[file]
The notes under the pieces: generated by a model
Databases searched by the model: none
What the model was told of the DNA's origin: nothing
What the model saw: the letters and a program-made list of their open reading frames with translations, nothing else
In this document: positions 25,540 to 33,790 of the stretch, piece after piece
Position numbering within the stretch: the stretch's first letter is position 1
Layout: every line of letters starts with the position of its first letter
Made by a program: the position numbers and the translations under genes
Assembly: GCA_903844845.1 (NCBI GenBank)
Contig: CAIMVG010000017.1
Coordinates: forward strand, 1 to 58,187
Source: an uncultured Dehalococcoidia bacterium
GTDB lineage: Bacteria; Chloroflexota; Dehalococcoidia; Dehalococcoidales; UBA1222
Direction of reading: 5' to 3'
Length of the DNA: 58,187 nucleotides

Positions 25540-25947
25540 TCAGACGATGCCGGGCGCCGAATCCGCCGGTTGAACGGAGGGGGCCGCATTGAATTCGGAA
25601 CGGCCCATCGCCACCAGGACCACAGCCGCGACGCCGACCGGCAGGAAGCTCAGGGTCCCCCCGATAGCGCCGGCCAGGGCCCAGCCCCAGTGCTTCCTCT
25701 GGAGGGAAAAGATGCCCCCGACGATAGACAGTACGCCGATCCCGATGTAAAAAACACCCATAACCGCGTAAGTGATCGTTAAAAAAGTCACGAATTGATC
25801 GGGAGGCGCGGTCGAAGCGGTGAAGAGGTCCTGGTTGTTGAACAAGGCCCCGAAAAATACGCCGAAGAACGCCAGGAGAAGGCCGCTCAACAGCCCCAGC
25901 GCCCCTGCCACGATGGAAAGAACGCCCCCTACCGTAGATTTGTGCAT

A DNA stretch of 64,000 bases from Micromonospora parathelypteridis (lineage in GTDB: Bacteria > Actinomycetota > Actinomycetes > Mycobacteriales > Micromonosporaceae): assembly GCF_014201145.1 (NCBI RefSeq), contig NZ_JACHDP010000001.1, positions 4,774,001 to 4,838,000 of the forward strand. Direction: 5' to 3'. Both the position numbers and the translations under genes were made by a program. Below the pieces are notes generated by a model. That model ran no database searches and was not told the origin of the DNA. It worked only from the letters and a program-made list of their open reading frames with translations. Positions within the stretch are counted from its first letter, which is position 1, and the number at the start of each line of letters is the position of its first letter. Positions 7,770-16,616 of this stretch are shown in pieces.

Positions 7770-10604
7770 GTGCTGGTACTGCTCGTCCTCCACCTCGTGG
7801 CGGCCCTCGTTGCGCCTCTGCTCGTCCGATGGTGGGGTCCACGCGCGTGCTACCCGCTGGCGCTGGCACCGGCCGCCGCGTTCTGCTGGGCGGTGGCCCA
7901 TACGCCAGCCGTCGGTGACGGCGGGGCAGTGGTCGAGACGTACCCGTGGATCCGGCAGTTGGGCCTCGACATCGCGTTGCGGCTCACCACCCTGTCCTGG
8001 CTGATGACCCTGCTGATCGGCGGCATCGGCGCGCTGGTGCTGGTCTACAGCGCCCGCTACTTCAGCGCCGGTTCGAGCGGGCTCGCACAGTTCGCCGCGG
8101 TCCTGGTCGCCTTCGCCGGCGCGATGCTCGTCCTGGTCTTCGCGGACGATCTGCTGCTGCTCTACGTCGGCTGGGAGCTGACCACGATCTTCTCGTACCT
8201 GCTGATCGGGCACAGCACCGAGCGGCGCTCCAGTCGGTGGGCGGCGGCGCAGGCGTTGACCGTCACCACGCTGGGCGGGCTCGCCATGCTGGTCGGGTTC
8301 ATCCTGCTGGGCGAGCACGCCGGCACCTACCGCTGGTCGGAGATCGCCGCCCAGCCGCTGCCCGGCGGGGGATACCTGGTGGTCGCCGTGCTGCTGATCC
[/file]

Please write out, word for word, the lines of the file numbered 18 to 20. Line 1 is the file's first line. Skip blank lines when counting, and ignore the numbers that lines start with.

25601 CGGCCCATCGCCACCAGGACCACAGCCGCGACGCCGACCGGCAGGAAGCTCAGGGTCCCCCCGATAGCGCCGGCCAGGGCCCAGCCCCAGTGCTTCCTCT
25701 GGAGGGAAAAGATGCCCCCGACGATAGACAGTACGCCGATCCCGATGTAAAAAACACCCATAACCGCGTAAGTGATCGTTAAAAAAGTCACGAATTGATC
25801 GGGAGGCGCGGTCGAAGCGGTGAAGAGGTCCTGGTTGTTGAACAAGGCCCCGAAAAATACGCCGAAGAACGCCAGGAGAAGGCCGCTCAACAGCCCCAGC